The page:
As promised, here I am! Lectures have started again this week, and I’m already facing an essay for Biological Psychology and a complex topic for Stats. Lovely! But I’m not here to complain, on the contrary I’m glad lectures have started again, despite being busy all the time! 🙂
But before I move on to new stories, I want to finish the discussion on exams.
The thing is, last term we had little preparation regarding exams, and I get it, I mean one can’t really teach students how to deal with time and handwriting pace, and small things like these. Also, being university students, we should have already developed those skills. But I want to say a thing or two, so First Year students or prospective students can have an idea about what writing an essay exam is like.
First of all, for the two Library Modules, we were invited to choose a specific topic and come up with a plan for our essay, since the point was to encourage us to do our own research. The questions were very broad in order to give us the space necessary, and we could technically prepare our own personal essay before the actual exam. For the other exams, instead, it was important to be ready on every aspect of a specific sub-module, because despite being able to choose a sub-module to focus on, we couldn’t predict the actual question. So, even though you might have your favourite topic or you think a particular topic is likely to come up, always be ready for anything. It might sound like common sense, but I’m telling you anyway. Better safe than sorry.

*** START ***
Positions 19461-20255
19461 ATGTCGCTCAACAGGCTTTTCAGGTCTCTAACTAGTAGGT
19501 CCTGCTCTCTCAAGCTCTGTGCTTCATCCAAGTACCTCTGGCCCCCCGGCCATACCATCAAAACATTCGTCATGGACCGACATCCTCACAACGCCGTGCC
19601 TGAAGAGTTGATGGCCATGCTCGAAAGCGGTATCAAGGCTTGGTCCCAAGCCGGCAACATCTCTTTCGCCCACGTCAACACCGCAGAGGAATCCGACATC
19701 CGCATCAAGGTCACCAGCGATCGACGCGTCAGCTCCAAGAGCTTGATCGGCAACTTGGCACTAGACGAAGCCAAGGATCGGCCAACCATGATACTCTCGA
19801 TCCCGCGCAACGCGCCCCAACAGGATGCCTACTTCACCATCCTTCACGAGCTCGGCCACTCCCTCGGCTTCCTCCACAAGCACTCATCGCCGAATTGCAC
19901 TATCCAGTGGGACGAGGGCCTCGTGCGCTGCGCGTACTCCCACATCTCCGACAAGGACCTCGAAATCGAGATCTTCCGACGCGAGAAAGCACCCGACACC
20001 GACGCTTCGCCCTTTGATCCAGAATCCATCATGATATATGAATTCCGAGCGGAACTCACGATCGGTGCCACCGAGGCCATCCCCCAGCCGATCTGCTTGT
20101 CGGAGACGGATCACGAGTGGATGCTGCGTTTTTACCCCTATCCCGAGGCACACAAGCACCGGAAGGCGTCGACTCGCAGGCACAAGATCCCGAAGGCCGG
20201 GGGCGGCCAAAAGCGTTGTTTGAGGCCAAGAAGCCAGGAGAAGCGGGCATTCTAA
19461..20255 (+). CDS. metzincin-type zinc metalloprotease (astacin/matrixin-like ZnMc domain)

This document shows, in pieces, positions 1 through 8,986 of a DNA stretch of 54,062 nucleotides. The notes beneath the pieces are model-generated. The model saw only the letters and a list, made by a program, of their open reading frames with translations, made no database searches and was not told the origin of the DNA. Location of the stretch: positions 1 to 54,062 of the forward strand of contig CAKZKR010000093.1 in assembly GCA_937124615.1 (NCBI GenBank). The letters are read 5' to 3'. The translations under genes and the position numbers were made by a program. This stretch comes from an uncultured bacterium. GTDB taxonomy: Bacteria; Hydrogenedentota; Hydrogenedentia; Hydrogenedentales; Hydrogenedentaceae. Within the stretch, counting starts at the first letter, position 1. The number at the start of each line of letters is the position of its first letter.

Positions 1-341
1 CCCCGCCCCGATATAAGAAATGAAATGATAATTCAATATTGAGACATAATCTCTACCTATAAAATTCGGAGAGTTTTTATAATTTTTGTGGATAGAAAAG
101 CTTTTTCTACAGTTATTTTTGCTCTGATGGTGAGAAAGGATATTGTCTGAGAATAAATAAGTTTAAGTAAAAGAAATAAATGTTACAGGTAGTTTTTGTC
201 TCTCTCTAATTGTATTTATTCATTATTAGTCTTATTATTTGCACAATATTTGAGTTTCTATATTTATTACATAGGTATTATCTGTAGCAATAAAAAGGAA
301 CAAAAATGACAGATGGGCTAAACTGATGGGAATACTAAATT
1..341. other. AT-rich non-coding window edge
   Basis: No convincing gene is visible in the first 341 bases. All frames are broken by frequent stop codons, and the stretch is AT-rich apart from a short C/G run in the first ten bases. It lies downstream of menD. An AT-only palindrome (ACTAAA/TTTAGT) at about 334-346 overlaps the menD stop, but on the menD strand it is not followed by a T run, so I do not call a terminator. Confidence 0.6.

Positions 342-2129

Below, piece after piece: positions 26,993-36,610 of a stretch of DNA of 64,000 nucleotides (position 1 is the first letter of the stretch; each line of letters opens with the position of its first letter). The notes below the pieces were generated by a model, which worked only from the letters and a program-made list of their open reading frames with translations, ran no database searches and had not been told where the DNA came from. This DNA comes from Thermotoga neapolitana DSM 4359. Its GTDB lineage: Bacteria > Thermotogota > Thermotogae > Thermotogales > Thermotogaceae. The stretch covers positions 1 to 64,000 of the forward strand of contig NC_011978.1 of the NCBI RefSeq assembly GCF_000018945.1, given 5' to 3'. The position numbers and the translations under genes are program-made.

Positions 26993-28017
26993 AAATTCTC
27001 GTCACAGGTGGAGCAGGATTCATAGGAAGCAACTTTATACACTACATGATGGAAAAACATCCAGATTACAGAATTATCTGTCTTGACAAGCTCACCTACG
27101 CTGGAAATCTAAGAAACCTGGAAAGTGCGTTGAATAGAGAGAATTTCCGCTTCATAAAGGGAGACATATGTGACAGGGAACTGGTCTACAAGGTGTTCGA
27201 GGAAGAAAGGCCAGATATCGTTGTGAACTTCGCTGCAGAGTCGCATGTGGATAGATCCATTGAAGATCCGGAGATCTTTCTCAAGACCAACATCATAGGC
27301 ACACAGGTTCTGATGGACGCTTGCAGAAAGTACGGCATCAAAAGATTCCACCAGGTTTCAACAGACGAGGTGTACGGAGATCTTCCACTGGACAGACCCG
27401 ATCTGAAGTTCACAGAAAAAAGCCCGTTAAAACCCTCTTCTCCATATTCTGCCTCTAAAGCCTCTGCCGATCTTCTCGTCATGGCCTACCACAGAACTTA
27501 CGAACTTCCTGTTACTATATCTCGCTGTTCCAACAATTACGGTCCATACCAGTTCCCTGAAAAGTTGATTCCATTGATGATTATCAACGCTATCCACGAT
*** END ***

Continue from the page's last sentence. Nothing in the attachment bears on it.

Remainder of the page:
Also, once sitting the examination I realised it was very hard to calculate how much I would be able to write in an hour, not to mention learning all the references by heart!
The worst enemy is the possibility to blank out when reading the questions. If that happens, don’t panic, but instead use 5 minutes to write down a plan, make sure you answer the question, and write down all the necessary references, so you won’t have to remember them later. 😉 Oh, and if you’re facing two questions, you might want to answer the one you think easier first, and then concentrate on the more difficult one (this is what I did).
Another awful part was being able to keep the concentration and motivation high throughout the exams. I must admit mine kind of dropped by the end. That doesn’t mean I didn’t care anymore, only it was harder to revise efficiently. This is why I was glad I had revised and prepared during Christmas break! If you study well in advance, you won’t have as much work to do when during exams period you lack time or motivation. 🙂
They’re just tips, and they’re also really personal so I don’t expect them to work for everyone.
With this, I think we can finally leave exams behind… at least, until results come out. But you’re lucky you don’t have to worry about that! 😛